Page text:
Russia Extends Detention of U.S. Journalist Alsu Kurmasheva

A Russian court on Friday extended the detention of an editor working for Radio Free Europe/Radio Liberty, a broadcaster funded by the American government, who was arrested in October on charges of failing to register as a foreign agent.

A district court in Kazan, about 500 miles east of Moscow, ordered the editor, Alsu Kurmasheva, who holds both Russian and United States citizenship, to remain in custody until Feb. 5 as she awaits trial, Russian news agencies reported. Rim Sabirov, Ms. Kurmasheva’s lawyer, said he would appeal the ruling, according to the Russian news agency Interfax.

Ms. Kurmasheva is the second journalist holding American citizenship to be detained by Russia this year. In March, Russian special services arrested Evan Gershkovich, a Russia correspondent for The Wall Street Journal, on espionage charges, which he and The Journal have denied. He remains in a high-security prison in Moscow awaiting trial.

The arrests of the two journalists and other prior detentions of Americans in Russia have raised suspicions that the Kremlin now views U.S. citizens on its soil as assets who can be traded for high-value Russians held in custody in the West.

Last December, the American basketball star Brittney Griner was released after nearly 10 months of captivity in Russia on drug charges in a prisoner swap for Viktor Bout, a convicted Russian arms dealer. A potential swap for Mr. Gershkovich reportedly has also been discussed.

Radio Free Europe/Radio Liberty and Ms. Kurmasheva’s relatives denounced her detention, calling for her immediate release. On Thursday, Memorial, a Russian rights group, designated Ms. Kurmasheva as a political prisoner.

If convicted, Ms. Kurmasheva could be sentenced to up to five years in prison.

Under Russian law, individuals and organizations receiving funding from abroad and engaged in loosely defined political activity must register as foreign agents or face prosecution. The 2012 law has been criticized by rights groups as a political tool to suppress dissent and stigmatize perceived critics of the Kremlin.

Speaking about the decision to extend her detention, Ms. Kurmasheva’s husband, Pavel Butorin, said that she was not a criminal.

“The ‘foreign agent’ charges against her are absurd and clearly politically motivated,” Mr. Butorin said in a post on the social network X. “She shouldn’t be in jail.”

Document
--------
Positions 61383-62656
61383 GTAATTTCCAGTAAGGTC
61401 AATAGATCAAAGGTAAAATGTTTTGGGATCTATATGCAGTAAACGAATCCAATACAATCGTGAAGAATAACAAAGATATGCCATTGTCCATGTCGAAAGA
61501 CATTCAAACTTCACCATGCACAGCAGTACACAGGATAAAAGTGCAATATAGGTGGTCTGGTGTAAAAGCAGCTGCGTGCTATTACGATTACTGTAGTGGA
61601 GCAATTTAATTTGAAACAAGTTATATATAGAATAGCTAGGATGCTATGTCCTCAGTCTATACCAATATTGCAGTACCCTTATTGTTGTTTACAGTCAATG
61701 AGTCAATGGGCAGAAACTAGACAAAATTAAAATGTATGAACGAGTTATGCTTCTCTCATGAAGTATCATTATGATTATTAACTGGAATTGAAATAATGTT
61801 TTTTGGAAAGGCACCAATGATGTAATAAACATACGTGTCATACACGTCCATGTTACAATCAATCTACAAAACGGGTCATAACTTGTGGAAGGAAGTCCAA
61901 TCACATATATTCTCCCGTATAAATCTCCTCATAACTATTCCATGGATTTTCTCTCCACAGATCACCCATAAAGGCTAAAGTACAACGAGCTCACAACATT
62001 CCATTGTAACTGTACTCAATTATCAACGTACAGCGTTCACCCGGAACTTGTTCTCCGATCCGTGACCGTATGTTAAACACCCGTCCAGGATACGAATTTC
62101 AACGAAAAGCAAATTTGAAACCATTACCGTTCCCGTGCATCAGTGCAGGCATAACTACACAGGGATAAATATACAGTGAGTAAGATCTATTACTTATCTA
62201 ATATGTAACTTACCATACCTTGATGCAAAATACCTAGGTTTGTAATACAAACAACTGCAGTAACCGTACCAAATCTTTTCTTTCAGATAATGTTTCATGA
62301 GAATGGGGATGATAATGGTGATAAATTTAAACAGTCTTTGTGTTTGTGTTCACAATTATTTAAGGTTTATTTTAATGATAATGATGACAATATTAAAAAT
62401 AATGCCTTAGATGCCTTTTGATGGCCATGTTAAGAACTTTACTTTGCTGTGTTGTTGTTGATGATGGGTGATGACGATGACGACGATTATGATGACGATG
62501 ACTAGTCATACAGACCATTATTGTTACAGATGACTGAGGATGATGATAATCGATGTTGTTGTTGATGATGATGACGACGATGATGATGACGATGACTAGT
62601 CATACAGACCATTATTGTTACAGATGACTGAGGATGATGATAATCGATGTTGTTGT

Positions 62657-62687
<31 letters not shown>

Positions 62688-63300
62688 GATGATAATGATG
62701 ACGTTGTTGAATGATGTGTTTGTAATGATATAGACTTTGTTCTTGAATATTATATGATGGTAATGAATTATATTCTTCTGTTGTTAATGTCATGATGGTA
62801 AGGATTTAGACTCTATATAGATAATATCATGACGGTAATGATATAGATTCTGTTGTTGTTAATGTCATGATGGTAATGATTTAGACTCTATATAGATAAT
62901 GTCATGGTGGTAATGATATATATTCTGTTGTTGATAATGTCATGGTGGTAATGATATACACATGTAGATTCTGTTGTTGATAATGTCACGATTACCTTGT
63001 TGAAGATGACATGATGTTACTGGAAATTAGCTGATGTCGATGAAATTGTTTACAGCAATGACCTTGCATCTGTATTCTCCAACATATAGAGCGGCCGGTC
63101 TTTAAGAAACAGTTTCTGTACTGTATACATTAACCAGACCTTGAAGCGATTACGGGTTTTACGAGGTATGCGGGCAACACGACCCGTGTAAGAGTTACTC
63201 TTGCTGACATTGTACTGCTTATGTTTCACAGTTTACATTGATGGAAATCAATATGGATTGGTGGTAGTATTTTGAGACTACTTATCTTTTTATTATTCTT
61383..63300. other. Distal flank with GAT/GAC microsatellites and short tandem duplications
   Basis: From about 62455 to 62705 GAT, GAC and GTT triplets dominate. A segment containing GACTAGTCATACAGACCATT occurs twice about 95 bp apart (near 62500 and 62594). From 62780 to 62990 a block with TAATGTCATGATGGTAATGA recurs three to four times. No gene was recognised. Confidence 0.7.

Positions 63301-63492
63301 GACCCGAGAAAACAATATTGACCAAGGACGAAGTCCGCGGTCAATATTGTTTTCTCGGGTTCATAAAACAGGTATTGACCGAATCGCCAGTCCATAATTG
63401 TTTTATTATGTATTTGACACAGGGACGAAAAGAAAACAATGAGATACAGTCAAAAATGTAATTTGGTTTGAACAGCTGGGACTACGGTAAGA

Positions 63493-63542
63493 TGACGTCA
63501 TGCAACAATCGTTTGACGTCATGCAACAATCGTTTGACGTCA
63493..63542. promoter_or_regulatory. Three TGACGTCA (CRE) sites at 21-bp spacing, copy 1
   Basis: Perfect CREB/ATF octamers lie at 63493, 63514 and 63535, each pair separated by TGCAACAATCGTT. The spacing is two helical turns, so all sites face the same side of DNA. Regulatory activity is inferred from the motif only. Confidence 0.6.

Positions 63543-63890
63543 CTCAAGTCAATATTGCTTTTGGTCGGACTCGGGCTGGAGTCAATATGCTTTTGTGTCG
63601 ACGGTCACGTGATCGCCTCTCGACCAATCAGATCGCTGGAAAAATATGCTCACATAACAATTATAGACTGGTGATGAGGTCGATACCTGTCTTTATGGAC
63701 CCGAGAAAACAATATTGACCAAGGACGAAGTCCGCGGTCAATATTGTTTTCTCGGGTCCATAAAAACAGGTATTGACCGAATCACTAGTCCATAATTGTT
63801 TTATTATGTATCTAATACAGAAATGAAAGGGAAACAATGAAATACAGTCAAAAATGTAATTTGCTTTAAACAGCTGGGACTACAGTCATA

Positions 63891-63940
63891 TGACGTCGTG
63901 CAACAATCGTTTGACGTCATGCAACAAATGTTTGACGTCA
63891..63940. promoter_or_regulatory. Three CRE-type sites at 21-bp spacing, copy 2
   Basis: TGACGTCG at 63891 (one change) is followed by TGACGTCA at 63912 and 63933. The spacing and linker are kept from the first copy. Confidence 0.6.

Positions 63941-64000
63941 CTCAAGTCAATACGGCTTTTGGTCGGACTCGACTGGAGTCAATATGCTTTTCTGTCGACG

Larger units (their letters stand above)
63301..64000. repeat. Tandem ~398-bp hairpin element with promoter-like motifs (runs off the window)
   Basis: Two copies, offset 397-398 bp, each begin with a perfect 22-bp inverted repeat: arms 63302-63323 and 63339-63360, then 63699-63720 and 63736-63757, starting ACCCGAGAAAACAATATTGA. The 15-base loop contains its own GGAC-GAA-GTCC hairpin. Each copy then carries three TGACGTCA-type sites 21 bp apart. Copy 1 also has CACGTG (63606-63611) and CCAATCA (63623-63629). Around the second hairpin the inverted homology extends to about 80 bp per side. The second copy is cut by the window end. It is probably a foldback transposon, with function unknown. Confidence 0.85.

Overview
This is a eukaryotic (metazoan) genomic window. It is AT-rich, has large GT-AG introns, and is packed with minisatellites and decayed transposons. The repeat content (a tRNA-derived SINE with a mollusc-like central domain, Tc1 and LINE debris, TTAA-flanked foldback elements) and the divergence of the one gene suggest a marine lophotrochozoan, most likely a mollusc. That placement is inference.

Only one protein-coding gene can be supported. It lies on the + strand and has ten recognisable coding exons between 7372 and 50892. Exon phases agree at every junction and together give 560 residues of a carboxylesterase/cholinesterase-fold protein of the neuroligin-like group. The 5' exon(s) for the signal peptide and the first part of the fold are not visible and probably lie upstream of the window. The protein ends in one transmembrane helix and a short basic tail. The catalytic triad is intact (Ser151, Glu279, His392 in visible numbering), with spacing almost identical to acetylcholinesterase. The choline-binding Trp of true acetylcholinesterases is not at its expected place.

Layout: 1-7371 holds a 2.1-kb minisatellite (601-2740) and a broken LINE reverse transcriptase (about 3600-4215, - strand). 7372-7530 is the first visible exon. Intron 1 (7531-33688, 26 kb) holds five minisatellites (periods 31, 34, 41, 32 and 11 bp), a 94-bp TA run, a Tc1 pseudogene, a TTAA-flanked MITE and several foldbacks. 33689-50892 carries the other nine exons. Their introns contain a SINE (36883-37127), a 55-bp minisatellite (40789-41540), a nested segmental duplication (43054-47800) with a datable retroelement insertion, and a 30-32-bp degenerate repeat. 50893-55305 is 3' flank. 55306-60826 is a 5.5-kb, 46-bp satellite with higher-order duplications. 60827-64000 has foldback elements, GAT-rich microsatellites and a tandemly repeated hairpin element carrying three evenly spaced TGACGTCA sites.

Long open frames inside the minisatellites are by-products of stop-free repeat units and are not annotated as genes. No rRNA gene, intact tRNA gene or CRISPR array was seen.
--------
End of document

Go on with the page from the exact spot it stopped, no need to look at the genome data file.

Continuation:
Mr. Butorin called on the U.S. government to designate Ms. Kurmasheva as “wrongfully detained,” a status that would obligate American government agencies to work intensely to secure her release.

Before her arrest in Russia, Ms. Kurmasheva had been living in Prague with her husband and two children, the radio network said. She went to Kazan, her hometown, in May to visit her ailing mother, Mr. Butorin told the Committee to Protect Journalists in an interview.

American diplomats have been seeking consular access to Ms. Kurmasheva. Speaking about the issue last week, Russia’s deputy foreign minister, Sergei A. Ryabkov, told the state news agency Tass that Ms. Kurmasheva’s situation was different from other Americans in Russian custody because she held Russian citizenship.

The decision to extend Ms. Kurmasheva’s detention came as Aleksei A. Navalny, the imprisoned Russian opposition leader, said that investigators had informed him of new charges against him.

Mr. Navalny, who is serving a lengthy term in a Russian penal colony, said in a post on X on Friday that he had received a letter notifying him that he had been charged under the second part of Article 214 of the Russian criminal law, which covers vandalism committed in a group of people.

“I have no idea what Article 214 is, and there’s nowhere to look. You’ll know before I do,” Mr. Navalny said.

“They really initiate a new criminal case against me every three months,” he said. “Rarely an inmate, confined to a solitary cell for over a year, has such a vibrant social and political existence.”

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